This is the sixth blog in a series being written by our fantastic Youth Ambassadors whilst they are in New York where world leaders are going to agree on a set of Global Goals. Kassandra Ramey is our Youth Ambassador from Germany and she’s writing about why it’s so important to achieve #GlobalGoal Number 16: Peace, Justice and Strong Institutions.
This is my little sister.
She is 12 years old and is in 7th grade. She loves hanging around with her friends and like the other teenagers her age she likes being girly. She also gets on my nerves every now and then, but that’s what sisters are for, right?
When I told my family I would be going to New York and that I will be there when the Sustainable Development Goals will be announced, they were interested in what I am going to be doing there an they also were interested in why the Global Goals meant so much to me.
So, I decided to explain the principle of “Good Governance” to my sister and see if I could get her to understand why it is so important for development and eradicating extreme poverty.
So, let’s break down my explanation…
Before I could explain the concept of “Good Governance” I summarised what tasks a government has by using Germany as an example:
The citizens elect the government in democratic elections. Their task is political governance. They try to transform the will of the majority in practical policy. They also represent the country to the outside world and it has the responsibility for the implementation of laws.
So then I tackled the question what makes the governance “good”?
It needs to have a good control system. This is also called the principal of Constitutionality. This means that the state’s government and administration can only act bound in law. This will prevent despotism of those in power.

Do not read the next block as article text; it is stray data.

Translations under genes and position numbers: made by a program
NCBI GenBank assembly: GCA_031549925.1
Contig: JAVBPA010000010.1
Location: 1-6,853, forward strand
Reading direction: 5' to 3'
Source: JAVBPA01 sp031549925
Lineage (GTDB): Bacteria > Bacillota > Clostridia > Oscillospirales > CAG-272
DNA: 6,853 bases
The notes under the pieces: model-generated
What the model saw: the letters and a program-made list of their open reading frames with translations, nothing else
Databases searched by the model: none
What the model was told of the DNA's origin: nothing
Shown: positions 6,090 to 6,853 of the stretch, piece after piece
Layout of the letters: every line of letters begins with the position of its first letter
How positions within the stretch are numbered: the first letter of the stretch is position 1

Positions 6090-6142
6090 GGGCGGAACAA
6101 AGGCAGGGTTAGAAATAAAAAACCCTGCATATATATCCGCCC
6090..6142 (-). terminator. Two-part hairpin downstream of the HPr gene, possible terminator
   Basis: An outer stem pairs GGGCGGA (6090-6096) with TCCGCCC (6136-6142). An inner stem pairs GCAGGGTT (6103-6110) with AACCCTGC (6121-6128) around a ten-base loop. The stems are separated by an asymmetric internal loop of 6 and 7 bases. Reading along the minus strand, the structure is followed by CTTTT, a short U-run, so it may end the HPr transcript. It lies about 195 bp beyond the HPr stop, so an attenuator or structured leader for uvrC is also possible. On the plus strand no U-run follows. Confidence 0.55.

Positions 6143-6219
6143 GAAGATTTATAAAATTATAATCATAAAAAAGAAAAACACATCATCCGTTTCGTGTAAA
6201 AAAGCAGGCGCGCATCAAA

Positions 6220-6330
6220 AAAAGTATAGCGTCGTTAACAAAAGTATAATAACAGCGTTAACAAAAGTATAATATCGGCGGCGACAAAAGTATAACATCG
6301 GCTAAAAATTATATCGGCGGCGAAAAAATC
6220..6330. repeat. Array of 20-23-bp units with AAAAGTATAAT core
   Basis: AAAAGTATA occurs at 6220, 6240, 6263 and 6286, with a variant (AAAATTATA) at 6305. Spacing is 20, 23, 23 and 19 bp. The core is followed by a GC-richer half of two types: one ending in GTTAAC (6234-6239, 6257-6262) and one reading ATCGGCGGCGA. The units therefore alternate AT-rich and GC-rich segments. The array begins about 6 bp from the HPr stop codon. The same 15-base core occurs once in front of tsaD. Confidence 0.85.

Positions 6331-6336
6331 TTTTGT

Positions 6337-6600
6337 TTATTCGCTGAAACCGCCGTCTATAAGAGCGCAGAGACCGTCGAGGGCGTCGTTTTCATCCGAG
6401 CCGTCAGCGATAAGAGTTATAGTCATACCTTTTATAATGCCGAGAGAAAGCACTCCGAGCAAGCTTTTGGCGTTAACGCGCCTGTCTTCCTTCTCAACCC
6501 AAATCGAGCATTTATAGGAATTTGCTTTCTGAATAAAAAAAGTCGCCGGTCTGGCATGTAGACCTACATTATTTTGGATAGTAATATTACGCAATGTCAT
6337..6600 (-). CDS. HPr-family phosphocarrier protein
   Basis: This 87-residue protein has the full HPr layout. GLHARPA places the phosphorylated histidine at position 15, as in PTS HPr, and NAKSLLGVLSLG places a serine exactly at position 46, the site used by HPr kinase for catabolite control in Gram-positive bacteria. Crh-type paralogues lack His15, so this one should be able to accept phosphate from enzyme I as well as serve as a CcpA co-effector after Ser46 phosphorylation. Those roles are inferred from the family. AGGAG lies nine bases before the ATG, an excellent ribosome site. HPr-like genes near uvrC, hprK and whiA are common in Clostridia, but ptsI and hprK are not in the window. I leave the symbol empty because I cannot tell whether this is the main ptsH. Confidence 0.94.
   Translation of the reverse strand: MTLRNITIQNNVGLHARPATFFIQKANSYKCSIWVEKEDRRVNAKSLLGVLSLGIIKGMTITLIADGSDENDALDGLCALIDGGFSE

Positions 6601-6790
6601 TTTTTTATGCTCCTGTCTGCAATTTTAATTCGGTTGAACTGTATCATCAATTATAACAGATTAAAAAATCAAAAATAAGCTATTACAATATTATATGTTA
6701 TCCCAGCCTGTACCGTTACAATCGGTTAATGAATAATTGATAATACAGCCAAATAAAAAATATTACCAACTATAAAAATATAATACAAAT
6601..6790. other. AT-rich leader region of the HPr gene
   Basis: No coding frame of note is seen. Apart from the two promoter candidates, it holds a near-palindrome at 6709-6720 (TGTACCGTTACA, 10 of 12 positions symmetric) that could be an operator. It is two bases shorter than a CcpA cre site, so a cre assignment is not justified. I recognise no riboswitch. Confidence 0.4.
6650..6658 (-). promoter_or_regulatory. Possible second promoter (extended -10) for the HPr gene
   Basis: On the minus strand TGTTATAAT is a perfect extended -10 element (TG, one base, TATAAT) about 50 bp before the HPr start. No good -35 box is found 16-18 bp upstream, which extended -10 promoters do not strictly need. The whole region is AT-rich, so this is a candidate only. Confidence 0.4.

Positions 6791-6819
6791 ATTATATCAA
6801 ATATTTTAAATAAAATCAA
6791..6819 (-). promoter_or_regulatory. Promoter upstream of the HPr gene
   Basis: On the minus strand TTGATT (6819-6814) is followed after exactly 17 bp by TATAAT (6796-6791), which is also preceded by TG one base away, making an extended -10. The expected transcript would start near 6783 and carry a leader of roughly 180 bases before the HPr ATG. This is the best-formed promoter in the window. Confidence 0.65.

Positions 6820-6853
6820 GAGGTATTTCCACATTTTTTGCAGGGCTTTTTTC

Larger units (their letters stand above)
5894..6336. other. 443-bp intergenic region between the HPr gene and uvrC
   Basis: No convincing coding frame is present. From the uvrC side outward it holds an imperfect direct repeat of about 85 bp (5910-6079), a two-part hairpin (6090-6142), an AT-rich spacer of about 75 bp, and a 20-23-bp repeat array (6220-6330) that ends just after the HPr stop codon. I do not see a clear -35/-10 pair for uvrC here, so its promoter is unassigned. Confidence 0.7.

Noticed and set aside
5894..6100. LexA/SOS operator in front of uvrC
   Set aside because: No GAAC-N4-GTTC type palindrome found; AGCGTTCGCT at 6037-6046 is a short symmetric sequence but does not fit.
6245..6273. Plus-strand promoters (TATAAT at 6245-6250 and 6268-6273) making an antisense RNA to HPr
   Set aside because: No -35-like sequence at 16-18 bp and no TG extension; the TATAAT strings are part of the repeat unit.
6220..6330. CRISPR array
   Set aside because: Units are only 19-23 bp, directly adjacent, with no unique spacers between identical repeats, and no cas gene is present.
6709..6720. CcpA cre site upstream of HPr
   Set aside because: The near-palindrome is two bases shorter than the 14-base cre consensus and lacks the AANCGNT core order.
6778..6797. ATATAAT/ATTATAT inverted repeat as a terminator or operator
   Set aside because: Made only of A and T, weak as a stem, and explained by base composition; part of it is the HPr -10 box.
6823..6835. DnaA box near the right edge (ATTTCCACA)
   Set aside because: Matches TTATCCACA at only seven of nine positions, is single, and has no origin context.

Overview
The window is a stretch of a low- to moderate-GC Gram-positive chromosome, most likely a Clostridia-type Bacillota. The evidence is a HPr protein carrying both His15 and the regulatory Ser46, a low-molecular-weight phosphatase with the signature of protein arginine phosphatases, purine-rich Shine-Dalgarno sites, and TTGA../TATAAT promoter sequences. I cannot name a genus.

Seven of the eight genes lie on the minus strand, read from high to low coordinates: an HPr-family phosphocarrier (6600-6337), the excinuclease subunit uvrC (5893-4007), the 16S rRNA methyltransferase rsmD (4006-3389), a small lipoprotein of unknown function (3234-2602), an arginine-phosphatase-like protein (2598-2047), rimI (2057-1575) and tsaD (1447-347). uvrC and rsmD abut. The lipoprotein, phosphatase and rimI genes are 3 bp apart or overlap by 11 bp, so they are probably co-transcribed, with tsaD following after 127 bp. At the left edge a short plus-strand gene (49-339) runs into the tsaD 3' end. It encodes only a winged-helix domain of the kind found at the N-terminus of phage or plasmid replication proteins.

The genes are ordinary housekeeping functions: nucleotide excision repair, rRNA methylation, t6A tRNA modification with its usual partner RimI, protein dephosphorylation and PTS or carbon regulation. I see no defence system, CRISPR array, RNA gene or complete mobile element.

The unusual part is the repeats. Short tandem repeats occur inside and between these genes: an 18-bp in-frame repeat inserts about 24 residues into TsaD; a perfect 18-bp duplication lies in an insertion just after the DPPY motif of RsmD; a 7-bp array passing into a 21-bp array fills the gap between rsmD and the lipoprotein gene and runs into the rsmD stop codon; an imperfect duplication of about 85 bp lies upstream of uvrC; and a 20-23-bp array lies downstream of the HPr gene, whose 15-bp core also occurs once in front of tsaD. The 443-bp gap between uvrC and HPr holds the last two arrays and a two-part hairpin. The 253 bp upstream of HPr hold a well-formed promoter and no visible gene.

Furthermore the civil rights must be guaranteed and the civilian should be able to trust the implementation of laws.
Every state has a budget. The government must make expenses in the interests of the people. For example when something major in your school is broken, when a road needs to be fixed or when hospitals need more medication.
Another major element of good budgeting is making sure that citizens of a country can track how government expenses have been made, and when. This is all about transparency.
What does transparency mean? It means that the government has to be like a window when it comes to their expenses. Like you can see through a window, you can see through the government’s expenses and you will know where the taxpayers’ money goes to.
The reason this is important? It’s because a government owes it’s citizen Accountability. This means that whenever the government makes a decision, it needs to take the opportunity to talk to the people about that decision and it needs to answer the questions of the people.
In order for there to be good governance, people need to understand the decisions of the government. The best way to do this is through encouraging people to get in a dialog with the government, and this creates Participation. Everybody should be able to join the political dialog and everybody should be able to vote.
Another important element of good governance is Justice. The government needs to try to be as fair as possible to the citizens. That means that human rights and civil law must be adhered. There need to be the same opportunities for all (for example for men and women).
When I went through a rough explanation what “Good Governance” means I finally asked my sister why she would think “Good Governance” could help fight poverty.
Her answer was: “The government can create more justice. This means more chances for children in going to school and girls going to school.”
Furthermore she thinks that human rights should always be followed by the government and that the government has to make sure that the money gets to those in need (she also said that it makes her very sad that there is no help for children in need).
And this is the key. When my 12-year-old-sister understands why we need “Good governance” in fighting extreme poverty, you should too.